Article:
Ghosts on a Wire charts the activity and acceptance of a bright new force: electricity. This power is founded on a site that requires the devastation of an established community South of the Thames, at Bankside.
Disbelief and cynicism are rife amongst the people of Bankside, doubting the value of this new power: I imagine Sir, that apart from enabling us to unwittingly run around like rabbits, you are going to tell us that this electricity will power mills and factories.
Ghosts on a Wire bring the past to the present through savvy storytelling. Mary Shelly’s prophetic Frankenstein introduces the concept of electricity whilst William Blake haunts Octavia Hill, the much-lauded founding mother of social housing, whom he advises, cajoles and warns of injustice to come. Meanwhile, Michael Faraday and his cohorts drive their plans for power through objections, doubt and concerns for social justice with little care for the community that will be forcibly dispersed when the bulldozers move in … does this sound familiar?
Linda Wilkinson has cleverly articulated how the rise of our first power station Bankside displaced an established community and while electricity brought power in many ways to many people and to many facets of life, sacrifices were made by those unable to fight corrupt, richer forces. The dialogue is appropriately bright and often brilliant, the characterisations sassy and smart, the flow of the play seamless.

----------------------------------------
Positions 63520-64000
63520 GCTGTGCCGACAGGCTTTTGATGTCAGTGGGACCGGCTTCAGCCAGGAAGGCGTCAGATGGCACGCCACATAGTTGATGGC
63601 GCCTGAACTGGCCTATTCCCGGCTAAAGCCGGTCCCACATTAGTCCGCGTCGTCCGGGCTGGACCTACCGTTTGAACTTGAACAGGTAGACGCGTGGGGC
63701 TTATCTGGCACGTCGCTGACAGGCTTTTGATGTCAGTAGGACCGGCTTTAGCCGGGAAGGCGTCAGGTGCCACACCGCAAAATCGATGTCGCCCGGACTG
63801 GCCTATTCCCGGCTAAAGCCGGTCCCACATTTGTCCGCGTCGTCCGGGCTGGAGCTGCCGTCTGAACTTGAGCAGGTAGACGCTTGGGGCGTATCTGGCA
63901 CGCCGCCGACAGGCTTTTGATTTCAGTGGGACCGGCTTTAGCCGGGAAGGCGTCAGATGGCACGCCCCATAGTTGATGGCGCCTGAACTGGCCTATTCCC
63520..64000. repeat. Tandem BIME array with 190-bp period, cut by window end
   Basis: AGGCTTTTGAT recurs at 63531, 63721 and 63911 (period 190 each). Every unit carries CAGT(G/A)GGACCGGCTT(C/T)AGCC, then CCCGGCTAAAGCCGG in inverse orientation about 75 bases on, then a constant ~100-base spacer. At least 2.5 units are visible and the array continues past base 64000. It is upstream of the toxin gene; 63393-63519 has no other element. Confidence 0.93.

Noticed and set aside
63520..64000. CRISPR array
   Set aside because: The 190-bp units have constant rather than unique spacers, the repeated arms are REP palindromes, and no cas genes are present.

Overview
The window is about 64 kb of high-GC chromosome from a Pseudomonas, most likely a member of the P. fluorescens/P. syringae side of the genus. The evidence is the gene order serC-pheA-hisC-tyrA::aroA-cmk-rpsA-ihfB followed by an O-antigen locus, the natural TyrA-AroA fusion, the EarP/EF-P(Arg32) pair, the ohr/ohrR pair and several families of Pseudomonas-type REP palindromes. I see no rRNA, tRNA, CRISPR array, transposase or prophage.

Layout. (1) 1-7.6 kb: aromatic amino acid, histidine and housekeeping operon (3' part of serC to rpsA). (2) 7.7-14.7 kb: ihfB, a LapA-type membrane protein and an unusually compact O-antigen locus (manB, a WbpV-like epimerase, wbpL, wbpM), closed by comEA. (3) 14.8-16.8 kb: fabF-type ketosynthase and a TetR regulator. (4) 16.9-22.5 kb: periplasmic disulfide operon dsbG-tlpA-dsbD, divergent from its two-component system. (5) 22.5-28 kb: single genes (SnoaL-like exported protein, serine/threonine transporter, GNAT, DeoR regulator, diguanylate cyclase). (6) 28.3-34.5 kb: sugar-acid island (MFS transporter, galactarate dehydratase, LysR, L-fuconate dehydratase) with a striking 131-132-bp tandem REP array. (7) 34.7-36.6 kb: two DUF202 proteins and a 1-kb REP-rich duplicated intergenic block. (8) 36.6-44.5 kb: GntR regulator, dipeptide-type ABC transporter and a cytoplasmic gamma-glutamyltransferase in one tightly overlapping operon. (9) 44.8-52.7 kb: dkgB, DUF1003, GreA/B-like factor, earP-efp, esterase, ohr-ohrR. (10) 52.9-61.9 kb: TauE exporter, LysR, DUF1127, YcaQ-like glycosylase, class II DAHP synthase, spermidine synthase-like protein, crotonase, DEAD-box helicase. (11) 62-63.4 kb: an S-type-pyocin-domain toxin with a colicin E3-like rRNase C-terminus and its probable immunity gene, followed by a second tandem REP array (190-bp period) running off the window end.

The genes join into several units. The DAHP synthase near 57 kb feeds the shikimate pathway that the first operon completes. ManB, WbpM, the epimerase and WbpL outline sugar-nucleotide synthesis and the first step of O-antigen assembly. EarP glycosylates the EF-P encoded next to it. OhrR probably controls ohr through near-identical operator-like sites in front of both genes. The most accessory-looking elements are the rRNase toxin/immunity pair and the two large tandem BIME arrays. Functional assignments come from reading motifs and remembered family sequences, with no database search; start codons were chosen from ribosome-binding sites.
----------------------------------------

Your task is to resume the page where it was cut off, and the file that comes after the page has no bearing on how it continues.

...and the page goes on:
This is social commentary in story form; it is about how power, whether leadership or energy works in the world. It is a sharp, witty, compelling and utterly contemporary tale of who wins, and who loses.
The set designers deserve applause here too; simplicity is all and poetic, creative use of light delivers all the visual power needed for the Ghosts to play their part.